In vivo effects of tailored laminin-332 α3 conjugated scaffolds enhances wound healing:a histomorphometric analysis

Damodaran, Gopinath, Tiong, William H.C., Collighan, Russell, Navsaria, Harshad, Griffin, Martin and Pandit, Abhay (2013). In vivo effects of tailored laminin-332 α3 conjugated scaffolds enhances wound healing:a histomorphometric analysis. Journal of Biomedical Materials Research: Part A, 101 (10), pp. 2788-2795.


Surface modification techniques have been used to develop biomimetic scaffolds by incorporating cell adhesion peptides. In our previous work, we have shown the tethering of laminin-332 α3 chain to type I collagen scaffold using microbial transglutaminase (mTGase), promotes cell adhesion, migration, and proliferation. In this study, we evaluated the wound healing properties of tailored laminin-332 α3 chain (peptide A: PPFLMLLKGSTR) tethered to a type I collagen scaffold using mTGase by incorporating transglutaminase substrate peptide sequences containing either glutamine (peptide B: PPFLMLLKGSTREAQQIVM) or lysine (peptide C: PPFLMLLKGSTRKKKKG) in rat full-thickness wound model at two different time points (7 and 21 days). Histological evaluations were assessed for wound closure, epithelialization, angiogenesis, inflammatory, fibroblastic cellular infiltrations, and quantified using stereological methods (p < 0.05). Peptide A and B tethered to collagen scaffold using mTGase stimulated neovascularization, decreased the inflammatory cell infiltration and prominently enhanced the fibroblast proliferation which significantly accelerated the wound healing process. We conclude that surface modification by incorporating motif of laminin-332 α3 chain (peptide A: PPFLMLLK GSTR) domain and transglutaminase substrate to the laminin-332 α3 chain (peptide B: PPFLMLLKGSTREAQQIVM) using mTGase may be a potential candidate for tissue engineering applications and skin regeneration. © 2013 Wiley Periodicals, Inc. J Biomed Mater Res Part A: 101A:2788-2795, 2013.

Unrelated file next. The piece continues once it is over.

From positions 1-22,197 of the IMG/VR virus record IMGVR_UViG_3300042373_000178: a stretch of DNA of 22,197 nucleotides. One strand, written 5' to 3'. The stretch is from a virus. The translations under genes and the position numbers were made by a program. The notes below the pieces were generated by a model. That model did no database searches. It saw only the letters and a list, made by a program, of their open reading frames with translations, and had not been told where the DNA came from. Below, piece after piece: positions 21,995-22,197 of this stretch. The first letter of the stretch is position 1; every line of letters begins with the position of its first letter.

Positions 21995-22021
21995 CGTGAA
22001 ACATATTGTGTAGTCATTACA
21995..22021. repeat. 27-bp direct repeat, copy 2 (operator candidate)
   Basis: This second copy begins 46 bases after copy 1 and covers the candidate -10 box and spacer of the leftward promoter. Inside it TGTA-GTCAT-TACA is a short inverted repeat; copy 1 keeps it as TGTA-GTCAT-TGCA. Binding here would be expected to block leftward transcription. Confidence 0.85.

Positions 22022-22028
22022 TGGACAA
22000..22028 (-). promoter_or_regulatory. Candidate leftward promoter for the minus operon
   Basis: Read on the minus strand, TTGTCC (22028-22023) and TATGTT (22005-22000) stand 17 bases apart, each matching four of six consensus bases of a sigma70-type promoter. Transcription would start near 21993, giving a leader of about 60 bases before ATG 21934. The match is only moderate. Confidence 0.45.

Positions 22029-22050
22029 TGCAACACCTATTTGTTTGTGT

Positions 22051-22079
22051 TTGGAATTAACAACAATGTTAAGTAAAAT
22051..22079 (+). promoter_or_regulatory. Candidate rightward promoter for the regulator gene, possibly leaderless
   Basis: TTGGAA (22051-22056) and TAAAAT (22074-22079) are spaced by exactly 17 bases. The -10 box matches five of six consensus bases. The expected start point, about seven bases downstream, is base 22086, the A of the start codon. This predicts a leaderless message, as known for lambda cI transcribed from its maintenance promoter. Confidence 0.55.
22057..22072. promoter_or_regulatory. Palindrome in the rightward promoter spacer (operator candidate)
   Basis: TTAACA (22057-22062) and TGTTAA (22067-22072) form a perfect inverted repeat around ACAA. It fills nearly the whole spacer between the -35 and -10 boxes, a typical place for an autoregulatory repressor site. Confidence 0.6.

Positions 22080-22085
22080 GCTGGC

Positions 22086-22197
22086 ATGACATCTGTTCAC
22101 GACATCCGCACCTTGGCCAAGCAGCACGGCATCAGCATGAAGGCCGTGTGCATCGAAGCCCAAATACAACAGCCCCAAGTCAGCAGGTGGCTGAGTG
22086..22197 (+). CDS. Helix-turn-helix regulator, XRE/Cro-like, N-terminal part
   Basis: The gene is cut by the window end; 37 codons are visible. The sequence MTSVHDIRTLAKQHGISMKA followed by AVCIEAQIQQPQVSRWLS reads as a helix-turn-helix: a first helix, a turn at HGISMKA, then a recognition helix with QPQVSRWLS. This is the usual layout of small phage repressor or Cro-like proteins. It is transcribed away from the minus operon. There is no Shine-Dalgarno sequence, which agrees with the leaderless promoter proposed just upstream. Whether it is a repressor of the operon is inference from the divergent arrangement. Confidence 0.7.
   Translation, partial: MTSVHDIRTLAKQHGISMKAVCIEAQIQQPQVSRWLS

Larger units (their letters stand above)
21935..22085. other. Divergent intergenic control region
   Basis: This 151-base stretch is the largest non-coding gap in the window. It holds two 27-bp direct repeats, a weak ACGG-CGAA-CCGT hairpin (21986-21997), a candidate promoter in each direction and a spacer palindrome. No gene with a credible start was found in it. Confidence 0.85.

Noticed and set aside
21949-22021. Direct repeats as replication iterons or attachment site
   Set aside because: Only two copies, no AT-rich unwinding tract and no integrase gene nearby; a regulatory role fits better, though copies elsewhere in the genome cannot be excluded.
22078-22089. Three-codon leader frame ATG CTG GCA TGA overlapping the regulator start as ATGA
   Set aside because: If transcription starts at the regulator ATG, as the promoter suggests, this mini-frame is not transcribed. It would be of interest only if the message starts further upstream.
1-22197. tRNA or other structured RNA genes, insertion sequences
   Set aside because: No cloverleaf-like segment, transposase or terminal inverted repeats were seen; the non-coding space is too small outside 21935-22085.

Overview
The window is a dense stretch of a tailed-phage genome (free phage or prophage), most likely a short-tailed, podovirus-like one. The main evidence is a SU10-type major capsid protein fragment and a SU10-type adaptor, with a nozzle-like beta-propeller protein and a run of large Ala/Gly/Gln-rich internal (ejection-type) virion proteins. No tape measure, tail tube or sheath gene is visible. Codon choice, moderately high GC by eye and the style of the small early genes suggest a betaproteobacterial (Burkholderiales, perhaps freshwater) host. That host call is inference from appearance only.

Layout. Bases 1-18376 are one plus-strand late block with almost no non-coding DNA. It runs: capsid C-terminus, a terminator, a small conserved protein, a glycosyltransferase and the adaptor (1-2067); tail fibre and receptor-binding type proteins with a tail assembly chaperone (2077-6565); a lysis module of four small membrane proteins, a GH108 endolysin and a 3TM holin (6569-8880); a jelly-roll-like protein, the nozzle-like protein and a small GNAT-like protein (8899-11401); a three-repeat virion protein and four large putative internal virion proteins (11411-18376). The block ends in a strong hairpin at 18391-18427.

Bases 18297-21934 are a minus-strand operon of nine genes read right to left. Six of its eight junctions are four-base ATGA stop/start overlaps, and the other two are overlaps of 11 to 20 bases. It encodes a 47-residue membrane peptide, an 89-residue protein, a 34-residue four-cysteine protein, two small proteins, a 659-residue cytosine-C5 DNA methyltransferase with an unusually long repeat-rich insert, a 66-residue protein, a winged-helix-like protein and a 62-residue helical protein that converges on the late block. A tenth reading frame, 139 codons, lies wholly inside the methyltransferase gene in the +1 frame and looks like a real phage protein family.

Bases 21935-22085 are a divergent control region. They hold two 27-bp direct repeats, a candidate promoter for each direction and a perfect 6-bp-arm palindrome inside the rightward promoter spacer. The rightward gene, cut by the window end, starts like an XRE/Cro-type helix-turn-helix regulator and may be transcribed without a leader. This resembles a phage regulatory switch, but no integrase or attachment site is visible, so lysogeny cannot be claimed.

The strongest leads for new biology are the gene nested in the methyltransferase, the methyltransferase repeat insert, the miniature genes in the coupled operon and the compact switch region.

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Divisions: Life & Health Sciences > Biosciences
Life & Health Sciences
Life & Health Sciences > Applied Health Research Group
Life & Health Sciences > Biomedical Sciences research group
Aston University (General)
Uncontrolled Keywords: collagen,cross-linking,laminin-332 derived peptides,microbial transglutaminase,wound healing,Biomedical Engineering,Biomaterials,Ceramics and Composites,Metals and Alloys
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Published Date: 2013
Authors: Damodaran, Gopinath
Tiong, William H.C.
Collighan, Russell ( 0000-0003-0204-5125)
Navsaria, Harshad
Griffin, Martin
Pandit, Abhay


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